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Giving Compass' Take:
• Jean Dimeo shares four strategies for helping adult students graduate from college.
• How can these approaches work together to make a greater impact? How can schools identify current and potential students that would benefit from these supports?
Books and food:
As nontraditional students continue to make up a growing part of the overall college student body, some institutions are rolling the cost of books into tuition to make enrollment easier for busy working adults. “One-stop-shopping” programs allow students to make a single payment, and often have books delivered to the learner's doorstep.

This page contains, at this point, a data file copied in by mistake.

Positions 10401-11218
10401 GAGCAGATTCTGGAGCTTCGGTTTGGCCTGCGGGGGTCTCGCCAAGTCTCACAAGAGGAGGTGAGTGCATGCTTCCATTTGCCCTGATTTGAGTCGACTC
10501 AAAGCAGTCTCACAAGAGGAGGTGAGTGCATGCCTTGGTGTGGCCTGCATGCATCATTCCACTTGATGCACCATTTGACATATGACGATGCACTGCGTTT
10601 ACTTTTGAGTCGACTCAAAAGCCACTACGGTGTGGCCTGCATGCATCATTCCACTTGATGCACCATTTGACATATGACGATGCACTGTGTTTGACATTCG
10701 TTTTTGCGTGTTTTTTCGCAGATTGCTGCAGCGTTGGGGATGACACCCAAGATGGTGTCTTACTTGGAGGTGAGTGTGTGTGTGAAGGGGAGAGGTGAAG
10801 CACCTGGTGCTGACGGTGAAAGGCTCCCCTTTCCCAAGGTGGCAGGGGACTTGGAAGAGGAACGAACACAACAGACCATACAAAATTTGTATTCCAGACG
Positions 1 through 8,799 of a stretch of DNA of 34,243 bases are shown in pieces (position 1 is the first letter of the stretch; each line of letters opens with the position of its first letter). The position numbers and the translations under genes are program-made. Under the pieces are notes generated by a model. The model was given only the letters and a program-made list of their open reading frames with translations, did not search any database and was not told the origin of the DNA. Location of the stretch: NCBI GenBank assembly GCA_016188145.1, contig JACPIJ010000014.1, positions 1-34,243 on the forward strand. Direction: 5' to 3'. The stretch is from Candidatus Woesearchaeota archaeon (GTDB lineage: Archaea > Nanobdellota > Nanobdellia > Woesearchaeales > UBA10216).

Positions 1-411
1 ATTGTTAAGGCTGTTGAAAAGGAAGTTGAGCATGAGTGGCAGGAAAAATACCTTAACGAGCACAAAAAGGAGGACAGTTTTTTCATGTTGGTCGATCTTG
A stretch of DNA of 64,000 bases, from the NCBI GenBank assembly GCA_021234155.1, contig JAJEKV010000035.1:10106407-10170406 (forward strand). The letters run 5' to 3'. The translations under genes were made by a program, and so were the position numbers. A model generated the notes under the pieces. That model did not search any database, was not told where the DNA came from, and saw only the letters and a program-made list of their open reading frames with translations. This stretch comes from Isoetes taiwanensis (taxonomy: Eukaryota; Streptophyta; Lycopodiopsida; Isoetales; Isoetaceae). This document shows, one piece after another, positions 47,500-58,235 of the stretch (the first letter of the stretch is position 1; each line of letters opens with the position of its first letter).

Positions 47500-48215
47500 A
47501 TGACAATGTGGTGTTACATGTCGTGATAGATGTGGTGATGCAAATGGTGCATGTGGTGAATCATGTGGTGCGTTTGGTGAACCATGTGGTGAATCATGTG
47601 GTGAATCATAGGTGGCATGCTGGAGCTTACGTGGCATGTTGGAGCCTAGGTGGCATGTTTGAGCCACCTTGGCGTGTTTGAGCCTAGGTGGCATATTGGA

Columbia College joined a growing list of institutions to announce price-slashing initiatives for adult learners. The private liberal arts college said it will reduce tuition and book fees to a total of $375 per credit hour beginning this fall for commuter and online undergraduate students.
Fundamentally, programs must be developed with not only the profile of the adult learner in mind, but also the needs of employers — the skills and characteristics they are looking for in talent.
Focus on retention:
Adult or non-traditional learners often bring with them a unique set of challenges. Family and work responsibilities, learning challenges, economic limitations and disconnections with campus life are just a few of the challenges faced by many adult learners. Without supports focused on strengthening retention, this demographic will continue to struggle.
Read the full article about supporting adult college students by Jean Dimeo at Education Dive.